Modifying the Activity: Simplifying a complicated task by breaking it into smaller parts or reducing the number of steps. If a child–
- Is easily distracted when playing with manipulative toys such as puzzles, beads, and such—hand the pieces to the child one by one. Gradually increase the number of pieces the child has at one time.
- Is overwhelmed by activities such as cooking projects, craft projects, and table games, and is rarely successful—break down the activity into its parts. Describe the steps in clear terms, "First we do (x) then we do (y)." Draw pictures of steps to make it even clearer.
- Has difficulty understanding stories—use objects or flannel board pieces that represent characters or objects in the story. The child may make connections between the physical objects.
- Has a long walk from the car or bus to the classroom, and then dawdles, complains, and sometimes stops and drops to the floor—put photos, posters, or other interesting displays at strategic points along the way. Encourage the child to go to the next spot and describe the achievement, "You got to the baby elephant picture—can you find the baby lion?"
- Has difficulty with projects that have multiple steps—prepare the activity with the individual child in mind. Some children may do the entire project. Others may receive projects that have been started and then they finish the last two or three steps. Consider extending the project over several days if children’s interest will be maintained.
Using Child Preferences: Identifying and integrating the child's preferences for materials or activities so that the child takes advantage of available opportunities. If a child–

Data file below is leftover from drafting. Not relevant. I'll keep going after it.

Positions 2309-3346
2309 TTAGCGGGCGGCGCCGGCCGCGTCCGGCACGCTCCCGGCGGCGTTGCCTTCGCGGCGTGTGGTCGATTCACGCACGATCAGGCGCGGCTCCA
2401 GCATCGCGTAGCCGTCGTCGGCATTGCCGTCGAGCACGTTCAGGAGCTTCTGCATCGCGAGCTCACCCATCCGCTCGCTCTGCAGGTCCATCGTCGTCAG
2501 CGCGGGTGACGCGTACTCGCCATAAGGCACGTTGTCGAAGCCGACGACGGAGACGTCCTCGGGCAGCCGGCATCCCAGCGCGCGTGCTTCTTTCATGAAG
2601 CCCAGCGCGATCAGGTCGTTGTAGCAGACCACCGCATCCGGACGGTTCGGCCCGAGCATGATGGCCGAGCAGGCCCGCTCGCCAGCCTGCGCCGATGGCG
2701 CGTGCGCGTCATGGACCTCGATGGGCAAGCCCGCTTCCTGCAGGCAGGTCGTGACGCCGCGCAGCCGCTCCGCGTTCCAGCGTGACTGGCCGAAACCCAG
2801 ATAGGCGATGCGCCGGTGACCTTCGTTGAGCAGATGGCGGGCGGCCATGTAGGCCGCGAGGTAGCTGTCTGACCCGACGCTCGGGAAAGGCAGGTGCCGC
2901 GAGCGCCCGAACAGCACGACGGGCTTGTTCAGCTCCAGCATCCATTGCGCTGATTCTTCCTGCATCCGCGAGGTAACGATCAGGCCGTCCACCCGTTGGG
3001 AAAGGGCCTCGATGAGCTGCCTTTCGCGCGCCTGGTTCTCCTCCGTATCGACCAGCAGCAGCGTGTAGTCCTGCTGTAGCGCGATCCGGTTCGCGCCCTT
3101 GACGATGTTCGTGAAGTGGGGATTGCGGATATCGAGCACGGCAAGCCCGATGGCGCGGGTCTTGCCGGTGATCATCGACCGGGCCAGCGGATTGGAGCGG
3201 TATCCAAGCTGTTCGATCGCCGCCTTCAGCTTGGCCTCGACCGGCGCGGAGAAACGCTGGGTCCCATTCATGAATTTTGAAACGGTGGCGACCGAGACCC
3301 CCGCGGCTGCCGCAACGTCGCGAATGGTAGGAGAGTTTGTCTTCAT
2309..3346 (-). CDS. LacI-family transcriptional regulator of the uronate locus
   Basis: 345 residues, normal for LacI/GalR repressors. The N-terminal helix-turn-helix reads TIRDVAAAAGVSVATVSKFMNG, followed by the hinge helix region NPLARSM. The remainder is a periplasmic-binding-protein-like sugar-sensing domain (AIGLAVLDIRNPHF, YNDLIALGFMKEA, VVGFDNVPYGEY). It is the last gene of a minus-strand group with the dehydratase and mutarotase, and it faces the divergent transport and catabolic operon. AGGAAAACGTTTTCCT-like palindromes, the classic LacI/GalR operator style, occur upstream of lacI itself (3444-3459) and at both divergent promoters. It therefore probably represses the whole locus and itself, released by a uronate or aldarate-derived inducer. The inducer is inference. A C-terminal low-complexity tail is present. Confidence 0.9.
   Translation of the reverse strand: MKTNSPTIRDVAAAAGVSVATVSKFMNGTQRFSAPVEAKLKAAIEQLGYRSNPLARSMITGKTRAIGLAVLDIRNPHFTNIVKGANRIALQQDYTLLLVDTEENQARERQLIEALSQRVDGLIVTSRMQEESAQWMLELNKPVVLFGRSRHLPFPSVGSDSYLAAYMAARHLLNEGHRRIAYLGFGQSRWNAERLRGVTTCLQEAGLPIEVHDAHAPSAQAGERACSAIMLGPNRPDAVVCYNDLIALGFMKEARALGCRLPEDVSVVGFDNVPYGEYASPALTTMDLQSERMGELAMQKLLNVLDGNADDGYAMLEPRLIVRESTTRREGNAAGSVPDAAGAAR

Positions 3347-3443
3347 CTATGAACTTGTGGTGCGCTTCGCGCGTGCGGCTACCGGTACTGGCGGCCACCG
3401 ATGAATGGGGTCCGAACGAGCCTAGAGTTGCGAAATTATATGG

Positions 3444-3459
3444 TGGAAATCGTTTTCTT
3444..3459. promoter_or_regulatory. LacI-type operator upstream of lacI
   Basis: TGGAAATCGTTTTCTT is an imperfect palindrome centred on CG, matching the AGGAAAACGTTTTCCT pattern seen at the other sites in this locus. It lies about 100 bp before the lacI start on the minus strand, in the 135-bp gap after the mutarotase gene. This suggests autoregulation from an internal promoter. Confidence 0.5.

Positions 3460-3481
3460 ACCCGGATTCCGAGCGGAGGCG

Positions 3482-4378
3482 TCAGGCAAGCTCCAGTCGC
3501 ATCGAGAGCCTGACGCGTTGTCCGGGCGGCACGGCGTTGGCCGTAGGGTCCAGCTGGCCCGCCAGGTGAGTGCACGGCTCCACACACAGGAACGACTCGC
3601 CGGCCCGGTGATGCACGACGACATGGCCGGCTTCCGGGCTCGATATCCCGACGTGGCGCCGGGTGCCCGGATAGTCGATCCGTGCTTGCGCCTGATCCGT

- Has tantrums and tries to leave large group times such as morning circle—let the child hold a favorite, quiet toy such as a teddy bear or blanket. Divide the children into smaller groups so that it is easier for individual children to stay focused and participate.
- Has difficulty making transitions from one area or activity to the next—allow him to carry a favorite toy from one activity to the next. Alert the child that transition time is approaching and describe what will happen next.
- Does not come readily to circle time or other large group activities—begin large group time with a favorite activity such as blowing bubbles or singing that child's favorite song.
- Has difficulty engaging in new activities or learning centers or stays with one activity only—incorporate the child's favorite toy into the learning center that she rarely goes to. For example, if the child loves cars but never goes to the water table area, create a "car wash" in that area.
Peer Support: Utilizing peers to increase a child's participation. If a child–
- Does not know how to select an activity or game from the computer menu—pair the child with another child who is familiar with operating the computer. Let the peer show the other how to select an activity from the computer menu.
- Is watching two children play and seems to want to join them—ask the two children to invite the other to join them. Give them some tips, verbal and non-verbal, on how the third child might be included.